C) Another peculiar reason cited in the Kedar Nath Singh vs. State Of Bihar is the misapplication of Heydon’s case (1584) 76 ER 637. If we apply the Mischief Rule to interpret Section 124 A, IPC, it is a provision that has been expressly set up by our colonial masters to suppress free speech in a colony. The outcome would be that Section 124 A, a colonial law, in all its glory, then grabs Indian citizens for inciting disaffection against the government. After the constitution came into force, with the introduction of Article 19(1) A, Heydon’s Rule had no application on Section 124 A, IPC.
D) Kedar Nath Singh vs. State Of Bihar read down Section 124 A, IPC and the Supreme Court held that it proposed to limit its operation only to such activities as come within the ambit of the observations of the Federal Court, that is to say, activities involving incitement to violence or intention or tendency to create public disorder or cause disturbance of public peace.
The Supreme Court, after 1962, pronounced numerous judgments on an important principle of Interpretation of Statutes i.e. reading down cannot be reading in. While interpreting Section 124A, the words like violence etc. cannot be read in it, if correct principles of Statutory Interpretation are to be applied.
Law Commission Report on Sedition, 1971 and Amendment to CrPC 1973:
The question of re-examining ‘sedition’ had already been raised by the Law Commission. The Commission recommended in its 39th Report (1968), titled The Punishment of Imprisonment for Life under the Indian Penal Code, that there are certain extremely anomalous situations in which certain offences have been made punishable by severe punishment, and that offences such as sedition should be punishable by either life imprisonment or rigorous or simple imprisonment for up to three years.
The Commission then made three critical recommendations for inclusion in section 124A of the IPC in its 42nd Report (1971), titled Indian Penal Code. They were as follows:
- Mens Rea should be incorporated into the section;
- The scope of the section should be expanded to include the Constitution of India, legislatures, and the administration of justice (Judiciary), as well as the executive government, against whom disaffection would not be tolerated; and
- Bridging the ‘odd’ gap between ‘life imprisonment’ and ‘imprisonment which may extend to three years, or a fine, by setting the maximum penalty for sedition to be 7 years.
However, the Government rejected the Commission’s amendment proposal. The 43rd Report of the Law Commission on Offenses Against National Security (1971) included a section on ‘sedition’ as part of 1971, National Security Bill. Section 39 of this Bill dealt with ‘sedition’, which was just a repetition of the 42nd Report’s altered section. The panel requested in its Report that the section’s scope be enlarged to include the Constitution, the legislature, and the judiciary, as well as any government created by law, as institutions against which ‘disaffection’ should not be tolerated.
As a result, sedition became a cognizable offence for the first time in the 1973 Code of Criminal Procedure (CrPC), which succeeded the 1898 CrPC. In 1973, India made sedition a cognizable offence for the first time in its history, allowing for arrest without a warrant. Thus, sedition is currently a cognizable, non-bailable, and non-compoundable offence under the law, carrying a maximum sentence of life imprisonment, with or without a fine.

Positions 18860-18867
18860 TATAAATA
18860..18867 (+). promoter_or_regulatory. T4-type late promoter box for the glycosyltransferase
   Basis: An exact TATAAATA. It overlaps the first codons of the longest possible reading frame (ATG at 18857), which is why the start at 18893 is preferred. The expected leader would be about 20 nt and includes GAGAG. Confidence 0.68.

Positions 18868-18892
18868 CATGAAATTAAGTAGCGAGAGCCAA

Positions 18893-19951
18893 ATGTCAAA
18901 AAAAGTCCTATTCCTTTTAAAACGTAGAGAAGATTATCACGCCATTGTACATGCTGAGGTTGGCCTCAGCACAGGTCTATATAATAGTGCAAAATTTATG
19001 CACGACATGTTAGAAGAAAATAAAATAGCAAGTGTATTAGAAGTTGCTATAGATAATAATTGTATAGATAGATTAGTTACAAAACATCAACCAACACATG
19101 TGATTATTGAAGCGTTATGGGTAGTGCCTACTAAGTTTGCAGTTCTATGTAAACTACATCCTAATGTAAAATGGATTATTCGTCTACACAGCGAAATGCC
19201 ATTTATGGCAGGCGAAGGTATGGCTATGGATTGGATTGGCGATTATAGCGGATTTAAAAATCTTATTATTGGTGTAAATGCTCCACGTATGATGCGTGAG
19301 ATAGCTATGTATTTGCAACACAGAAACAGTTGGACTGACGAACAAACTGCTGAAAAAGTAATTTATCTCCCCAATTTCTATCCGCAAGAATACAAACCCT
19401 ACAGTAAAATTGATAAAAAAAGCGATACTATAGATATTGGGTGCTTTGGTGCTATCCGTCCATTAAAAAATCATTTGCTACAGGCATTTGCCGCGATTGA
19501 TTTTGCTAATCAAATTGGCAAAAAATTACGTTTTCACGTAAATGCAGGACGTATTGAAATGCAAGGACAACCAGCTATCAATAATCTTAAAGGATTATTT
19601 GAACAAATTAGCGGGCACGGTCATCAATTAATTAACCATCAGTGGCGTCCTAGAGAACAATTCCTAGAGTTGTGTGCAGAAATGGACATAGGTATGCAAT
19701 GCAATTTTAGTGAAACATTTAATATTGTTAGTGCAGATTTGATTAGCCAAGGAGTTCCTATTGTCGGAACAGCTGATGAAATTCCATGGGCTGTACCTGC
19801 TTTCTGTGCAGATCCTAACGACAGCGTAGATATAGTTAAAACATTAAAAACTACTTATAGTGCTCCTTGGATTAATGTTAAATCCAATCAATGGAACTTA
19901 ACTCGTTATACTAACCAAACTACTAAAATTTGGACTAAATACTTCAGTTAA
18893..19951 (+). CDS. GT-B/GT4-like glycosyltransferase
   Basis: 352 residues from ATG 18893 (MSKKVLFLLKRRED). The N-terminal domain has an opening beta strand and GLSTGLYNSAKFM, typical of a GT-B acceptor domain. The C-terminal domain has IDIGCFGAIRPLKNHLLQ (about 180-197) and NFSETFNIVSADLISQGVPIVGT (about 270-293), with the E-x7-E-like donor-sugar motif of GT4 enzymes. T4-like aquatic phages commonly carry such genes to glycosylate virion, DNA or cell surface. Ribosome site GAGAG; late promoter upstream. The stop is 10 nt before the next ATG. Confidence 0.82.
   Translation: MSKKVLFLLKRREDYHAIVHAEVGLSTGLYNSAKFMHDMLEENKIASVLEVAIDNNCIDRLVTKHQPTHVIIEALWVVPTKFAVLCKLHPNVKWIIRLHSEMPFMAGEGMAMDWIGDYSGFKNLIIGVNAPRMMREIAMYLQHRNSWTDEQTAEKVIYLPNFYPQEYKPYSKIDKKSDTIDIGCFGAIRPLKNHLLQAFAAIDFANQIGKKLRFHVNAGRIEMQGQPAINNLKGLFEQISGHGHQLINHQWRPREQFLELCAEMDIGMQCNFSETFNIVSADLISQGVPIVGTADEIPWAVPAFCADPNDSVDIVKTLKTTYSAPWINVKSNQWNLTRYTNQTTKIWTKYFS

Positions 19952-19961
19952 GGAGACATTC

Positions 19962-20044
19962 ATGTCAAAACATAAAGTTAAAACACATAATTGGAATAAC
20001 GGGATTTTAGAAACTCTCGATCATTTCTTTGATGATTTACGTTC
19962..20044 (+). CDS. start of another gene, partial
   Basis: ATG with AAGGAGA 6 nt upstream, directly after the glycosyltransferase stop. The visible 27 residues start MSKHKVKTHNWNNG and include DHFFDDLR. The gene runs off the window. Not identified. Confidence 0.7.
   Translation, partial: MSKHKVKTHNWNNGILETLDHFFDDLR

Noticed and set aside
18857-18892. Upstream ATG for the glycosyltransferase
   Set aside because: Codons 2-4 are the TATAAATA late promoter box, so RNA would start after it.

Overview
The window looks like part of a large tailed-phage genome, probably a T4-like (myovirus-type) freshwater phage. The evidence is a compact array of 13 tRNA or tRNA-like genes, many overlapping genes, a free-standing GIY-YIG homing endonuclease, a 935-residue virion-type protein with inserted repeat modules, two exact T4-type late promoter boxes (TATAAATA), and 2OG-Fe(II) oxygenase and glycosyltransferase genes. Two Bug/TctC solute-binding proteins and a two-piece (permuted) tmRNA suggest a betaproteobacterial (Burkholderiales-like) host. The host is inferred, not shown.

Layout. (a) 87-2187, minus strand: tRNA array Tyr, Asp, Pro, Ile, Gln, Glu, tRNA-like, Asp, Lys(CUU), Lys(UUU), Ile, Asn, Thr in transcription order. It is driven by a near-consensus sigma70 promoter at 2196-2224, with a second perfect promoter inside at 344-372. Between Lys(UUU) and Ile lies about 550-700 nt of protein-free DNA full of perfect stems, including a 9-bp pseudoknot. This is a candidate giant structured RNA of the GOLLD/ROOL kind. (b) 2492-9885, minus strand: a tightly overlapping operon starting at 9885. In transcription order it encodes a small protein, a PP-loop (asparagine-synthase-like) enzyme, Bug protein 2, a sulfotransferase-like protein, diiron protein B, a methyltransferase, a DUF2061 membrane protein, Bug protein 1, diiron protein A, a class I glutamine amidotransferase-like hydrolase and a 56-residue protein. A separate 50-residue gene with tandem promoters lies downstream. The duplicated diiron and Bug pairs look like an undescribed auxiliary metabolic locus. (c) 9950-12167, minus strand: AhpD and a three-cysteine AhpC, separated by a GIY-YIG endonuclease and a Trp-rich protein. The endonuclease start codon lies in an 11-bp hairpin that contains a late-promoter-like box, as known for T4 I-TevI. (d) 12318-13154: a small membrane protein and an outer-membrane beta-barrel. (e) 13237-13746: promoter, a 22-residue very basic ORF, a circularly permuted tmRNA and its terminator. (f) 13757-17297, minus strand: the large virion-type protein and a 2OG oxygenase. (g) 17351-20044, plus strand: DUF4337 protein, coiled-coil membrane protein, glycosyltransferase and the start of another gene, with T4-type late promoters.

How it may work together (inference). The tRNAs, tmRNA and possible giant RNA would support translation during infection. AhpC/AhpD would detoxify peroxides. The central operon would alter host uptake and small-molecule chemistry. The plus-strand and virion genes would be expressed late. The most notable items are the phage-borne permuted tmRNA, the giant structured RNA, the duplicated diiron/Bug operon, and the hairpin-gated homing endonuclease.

The Law Commission has proposed invoking Section 124A to penalise only acts done to disrupt public order or overthrow the government through violence and illegal methods. Additionally, it stated in its August 2018 consultation document on sedition that while the charge of sedition is necessary to maintain national integrity, it should not be used to stifle free speech.
Baggage and Background Information:
Sedition has been used against cartoonists, students, journalists, historians, authors, actors, and directors frequently in recent years, although sedition applies only when there is a clear and immediate incitement to violence. This has transformed every profession that professes fee speech into a high-risk endeavour and every institution into a checkpoint. There is no distinction between what should be done and what can be abstained from, and both categories have amounted to sedition in and of themselves.
SEDITION & UAPA – Are These Provisions License to Abuse Power? – Part 1
SEDITION & UAPA – Are These Provisions License to Abuse Power? – Part 3
SEDITION & UAPA – Are These Provisions License to Abuse Power? – Part 4
SEDITION & UAPA – Are These Provisions License to Abuse Power?- Complete Article
Read the latest order dated 11.05.2022 passed by the Hon’ble Supreme Court on the misuse of Sedition
Between 2014 and 2019, India filed 326 sedition cases, 141 of which resulted in only six convictions. According to data published on the website of the National Crime Records Bureau (NCRB), cases of sedition and violations of the draconian Unlawful Activities (Prevention) Act increased in 2019, yet just 3% of sedition cases resulted in convictions. In 2019, the number of sedition cases increased by 25% and arrests increased by 41% over the previous year. In 2019, a total of 93 sedition instances were reported, with 96 arrests and 76 charge sheets filed, up from 70 cases, 56 arrests, and 27 charge sheets the previous year.
The Law Codes
Dr. Rohit Samhotra
Supreme Court of India